Expressing feelings about the Sikh struggle for sovereignty from distant places and temporary homes is not an easy task. It requires diligent research, temperance of emotions, and extensive contemplation, all without losing the zeal that will have instigated the drive to do so in the first place. It is with that in mind that I want to bring to your attention the Khalistan Activist Federation (KAF), a US group raising funds for a project titled ‘Punjab di Kahani’ or ‘The Story of Punjab’.

There are young people in our midst trying to deal with the annihilation that Sikhs are/have been facing in recent decades, who are organising themselves and raising a credible voice about the experience of the struggle for sovereignty – and the KAF is clearly one collective that is doing so with admirable clarity. They are a “a youth implemented and coordinated Panthic organisation that works to empower the global Sikh community by actively challenging oppression and exercising our right to sovereignty to attain a free Punjab – Khalistan.” Late last year, the KAF presented its first public work through a poetic-visual titled ‘to my People‘. Whilst the descriptions on their fundraising page state that the work “gained a massive following within the 24 hours of its release“, that is immaterial to me, and probably should be to you because the words and imagery speak boldly for itself, whether that is recognised by others or not.

Reading the KAF biography makes it clear why you might not have heard of them before; they work at a grass roots level and focus on engaging people through discussion and workshops, which again is commendable at a time when far too many Sikh groups dive in to representing ‘our voice’ through marketing exercises, branding investments, and an overstated social media presence. Working in collaboration with the UK’s National Sikh Youth Federation (NSYF) and Canada’s Azaadi Movement, the KAF is based in the USA where widely-spread Sikh communities have found it difficult to rally together. There are a plethora of Sikh organisations in the USA, but few orient around youth (actual teen-twenty-something youth) and even fewer have a remit to freely express their feelings about Sikhs and the Punjab in a creative manner. In this light, they are a most welcome and needed platform for dialogue that is worthy of support, particularly when it comes to this project on Punjab.

There is a question that Sikhs in the Diaspora need to ask about the connection to our way of life’s place of origin; are we comfortable becoming tourists with the briefest glimpses of Punjab from our vantage point in pastures new? Our comprehension of how our fellow Sikhs in the Punjab have come to be who they are today is in need of revisiting, interpreted in this instance by voices in the Diaspora especially if for an audience largely of their peers. There is now ever-greater support of the creative arts in the Sikh community, but much of this focuses on our own experience growing up outside Punjab, as we navigate through a mish-mash of cultures. How we speak about those left behind, the place we left behind, and then contextualising what impact that has on our own identity underlines what I think this project will bring to life.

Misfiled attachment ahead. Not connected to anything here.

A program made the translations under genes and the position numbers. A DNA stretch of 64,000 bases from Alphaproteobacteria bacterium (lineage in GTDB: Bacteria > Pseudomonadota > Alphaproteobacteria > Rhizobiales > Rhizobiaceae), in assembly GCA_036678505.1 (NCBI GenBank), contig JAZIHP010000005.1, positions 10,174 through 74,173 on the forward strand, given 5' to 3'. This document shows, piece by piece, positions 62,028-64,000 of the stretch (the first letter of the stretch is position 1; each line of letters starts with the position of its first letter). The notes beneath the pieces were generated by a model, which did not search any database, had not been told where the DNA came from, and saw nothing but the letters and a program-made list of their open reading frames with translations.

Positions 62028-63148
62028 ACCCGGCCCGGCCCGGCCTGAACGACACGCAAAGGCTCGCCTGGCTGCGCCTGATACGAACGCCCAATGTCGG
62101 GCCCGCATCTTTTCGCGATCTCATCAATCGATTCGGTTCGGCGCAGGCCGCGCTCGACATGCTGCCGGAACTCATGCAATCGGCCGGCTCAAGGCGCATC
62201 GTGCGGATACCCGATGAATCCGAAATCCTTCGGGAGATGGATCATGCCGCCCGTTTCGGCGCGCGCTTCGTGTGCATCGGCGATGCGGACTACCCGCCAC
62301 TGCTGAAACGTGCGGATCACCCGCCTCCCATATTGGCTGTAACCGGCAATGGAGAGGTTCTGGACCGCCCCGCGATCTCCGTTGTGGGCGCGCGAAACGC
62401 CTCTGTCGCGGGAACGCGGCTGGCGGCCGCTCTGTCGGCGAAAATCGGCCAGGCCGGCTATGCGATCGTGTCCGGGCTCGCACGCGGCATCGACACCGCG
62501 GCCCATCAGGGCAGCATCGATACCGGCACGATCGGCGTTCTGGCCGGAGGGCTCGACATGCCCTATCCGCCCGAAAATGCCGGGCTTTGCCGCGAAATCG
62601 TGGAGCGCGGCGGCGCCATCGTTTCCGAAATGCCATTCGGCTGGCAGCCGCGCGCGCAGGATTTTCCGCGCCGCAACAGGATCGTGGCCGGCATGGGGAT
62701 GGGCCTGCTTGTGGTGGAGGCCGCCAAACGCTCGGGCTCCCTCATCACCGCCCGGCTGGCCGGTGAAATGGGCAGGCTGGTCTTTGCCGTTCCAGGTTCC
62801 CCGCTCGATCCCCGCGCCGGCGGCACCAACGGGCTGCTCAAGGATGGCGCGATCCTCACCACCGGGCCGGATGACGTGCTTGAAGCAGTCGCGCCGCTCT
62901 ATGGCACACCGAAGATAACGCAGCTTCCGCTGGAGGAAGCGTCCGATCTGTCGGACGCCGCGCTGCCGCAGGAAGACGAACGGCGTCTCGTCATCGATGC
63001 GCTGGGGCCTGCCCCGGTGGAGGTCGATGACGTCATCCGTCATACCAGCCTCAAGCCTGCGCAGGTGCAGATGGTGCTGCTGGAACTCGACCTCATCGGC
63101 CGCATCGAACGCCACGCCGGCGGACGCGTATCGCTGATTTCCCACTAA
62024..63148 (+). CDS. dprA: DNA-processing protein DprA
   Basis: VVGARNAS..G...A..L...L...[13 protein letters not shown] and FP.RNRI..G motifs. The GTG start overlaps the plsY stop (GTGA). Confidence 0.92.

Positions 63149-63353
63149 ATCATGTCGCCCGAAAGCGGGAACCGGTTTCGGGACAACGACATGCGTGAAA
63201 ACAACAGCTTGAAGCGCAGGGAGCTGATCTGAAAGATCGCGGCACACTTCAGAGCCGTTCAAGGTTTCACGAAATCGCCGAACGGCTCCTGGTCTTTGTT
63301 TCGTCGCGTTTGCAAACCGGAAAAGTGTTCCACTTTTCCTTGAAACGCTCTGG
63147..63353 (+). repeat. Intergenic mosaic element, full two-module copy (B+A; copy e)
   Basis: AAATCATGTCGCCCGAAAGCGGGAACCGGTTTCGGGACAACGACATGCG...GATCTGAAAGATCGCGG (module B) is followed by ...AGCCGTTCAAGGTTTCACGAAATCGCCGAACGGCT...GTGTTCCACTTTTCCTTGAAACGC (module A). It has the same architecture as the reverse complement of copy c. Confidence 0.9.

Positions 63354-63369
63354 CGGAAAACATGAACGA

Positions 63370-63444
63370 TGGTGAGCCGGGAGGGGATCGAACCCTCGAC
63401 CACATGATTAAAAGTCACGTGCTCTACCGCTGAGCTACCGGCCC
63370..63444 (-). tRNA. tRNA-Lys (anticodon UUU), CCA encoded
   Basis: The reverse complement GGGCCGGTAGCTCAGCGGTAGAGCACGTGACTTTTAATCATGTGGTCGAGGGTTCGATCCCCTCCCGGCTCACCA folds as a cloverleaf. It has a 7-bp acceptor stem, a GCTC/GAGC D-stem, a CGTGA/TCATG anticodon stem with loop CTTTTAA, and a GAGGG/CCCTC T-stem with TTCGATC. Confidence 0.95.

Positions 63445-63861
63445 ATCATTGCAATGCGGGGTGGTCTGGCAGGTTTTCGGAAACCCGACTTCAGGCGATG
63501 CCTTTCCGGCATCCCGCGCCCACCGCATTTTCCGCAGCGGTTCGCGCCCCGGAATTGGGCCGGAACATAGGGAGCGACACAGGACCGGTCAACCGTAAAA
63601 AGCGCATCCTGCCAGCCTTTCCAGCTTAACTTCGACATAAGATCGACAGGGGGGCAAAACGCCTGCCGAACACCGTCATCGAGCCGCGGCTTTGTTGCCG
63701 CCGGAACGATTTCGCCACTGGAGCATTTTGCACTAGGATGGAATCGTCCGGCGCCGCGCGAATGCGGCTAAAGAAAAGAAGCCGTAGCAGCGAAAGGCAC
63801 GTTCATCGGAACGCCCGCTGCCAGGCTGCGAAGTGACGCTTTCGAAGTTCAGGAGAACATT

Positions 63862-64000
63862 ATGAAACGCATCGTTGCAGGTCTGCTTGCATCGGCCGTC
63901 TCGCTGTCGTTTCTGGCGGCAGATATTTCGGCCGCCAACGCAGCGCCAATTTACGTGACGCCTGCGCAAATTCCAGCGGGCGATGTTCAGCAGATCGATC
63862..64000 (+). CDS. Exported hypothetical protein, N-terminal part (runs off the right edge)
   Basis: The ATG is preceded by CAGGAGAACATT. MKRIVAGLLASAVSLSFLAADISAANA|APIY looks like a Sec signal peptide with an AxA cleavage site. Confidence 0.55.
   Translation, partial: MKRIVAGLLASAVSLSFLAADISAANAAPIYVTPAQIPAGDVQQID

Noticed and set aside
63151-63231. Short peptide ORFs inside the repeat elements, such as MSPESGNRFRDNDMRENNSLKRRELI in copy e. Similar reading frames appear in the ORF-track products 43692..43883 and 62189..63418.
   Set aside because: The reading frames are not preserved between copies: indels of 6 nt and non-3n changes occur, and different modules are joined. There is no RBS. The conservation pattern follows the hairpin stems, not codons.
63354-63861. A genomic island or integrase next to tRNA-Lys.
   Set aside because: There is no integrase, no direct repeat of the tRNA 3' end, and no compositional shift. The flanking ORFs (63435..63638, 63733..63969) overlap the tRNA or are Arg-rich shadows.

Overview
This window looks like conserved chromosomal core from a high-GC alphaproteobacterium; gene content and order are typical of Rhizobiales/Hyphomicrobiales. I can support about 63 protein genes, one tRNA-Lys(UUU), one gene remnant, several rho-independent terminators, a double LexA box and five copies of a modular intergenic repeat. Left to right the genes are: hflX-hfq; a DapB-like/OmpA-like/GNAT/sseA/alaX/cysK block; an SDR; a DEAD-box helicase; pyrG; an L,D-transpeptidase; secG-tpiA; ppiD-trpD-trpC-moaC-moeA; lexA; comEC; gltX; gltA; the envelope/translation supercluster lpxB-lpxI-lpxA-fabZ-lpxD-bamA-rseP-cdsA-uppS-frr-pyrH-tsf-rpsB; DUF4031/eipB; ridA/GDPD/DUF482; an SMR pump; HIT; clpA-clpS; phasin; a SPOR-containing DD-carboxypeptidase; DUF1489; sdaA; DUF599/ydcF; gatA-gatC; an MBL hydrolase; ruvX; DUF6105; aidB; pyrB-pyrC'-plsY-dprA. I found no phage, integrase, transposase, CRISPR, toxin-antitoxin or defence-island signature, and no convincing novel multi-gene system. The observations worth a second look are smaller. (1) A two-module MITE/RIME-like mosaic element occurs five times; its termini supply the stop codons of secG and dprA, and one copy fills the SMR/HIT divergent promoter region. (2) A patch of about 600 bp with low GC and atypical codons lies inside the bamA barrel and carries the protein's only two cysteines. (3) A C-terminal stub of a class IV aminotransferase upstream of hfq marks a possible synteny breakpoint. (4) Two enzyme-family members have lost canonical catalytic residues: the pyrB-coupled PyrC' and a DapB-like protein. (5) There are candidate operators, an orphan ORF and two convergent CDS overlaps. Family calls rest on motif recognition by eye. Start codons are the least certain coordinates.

The Sikh Diaspora has huge resources at its disposal that are in my opinion grossly misdirected. I felt an affinity to this project because I saw a group that wasn’t focused on telling non-Sikhs who we are, or shied away from difficult topics when talking to their peer groups in the community. That’s not to say that we shouldn’t continue to fund groups presently attracting so many contributions of those types, but it’s food for thought about the banality with which we pledge dasvandh. Why do we avoid supporting difficult but vitally important conversations and artistic expressions about our struggle for sovereignty? The events of the last three decades in Punjab are being quietly airbrushed out of our memories, displaced by warnings made in hushed tones that a return to those days is undesirable, or contrastingly the promotion of meaningless sloganeering once a year outside an embassy.

Hearing about the dedication of the group through acquaintances, I am certain this project is being brought to life irrespective of whether or not they receive the full amount of funds being sought (presently half way to their goal of $10,000). But having seen a number of artists burn out and go AWOL over the course of the last year, I’d hope the remaining funds that the group seeks are donated so that this project can be brought to life in the way they have envisaged. If we can fund Gurdwara buildings costing tens of millions, directing an amount in the thousands towards a project like this should not be unachievable.

You can contribute towards the creation of ‘The Story of Punjab’ by the Khalistan Activist Federation at: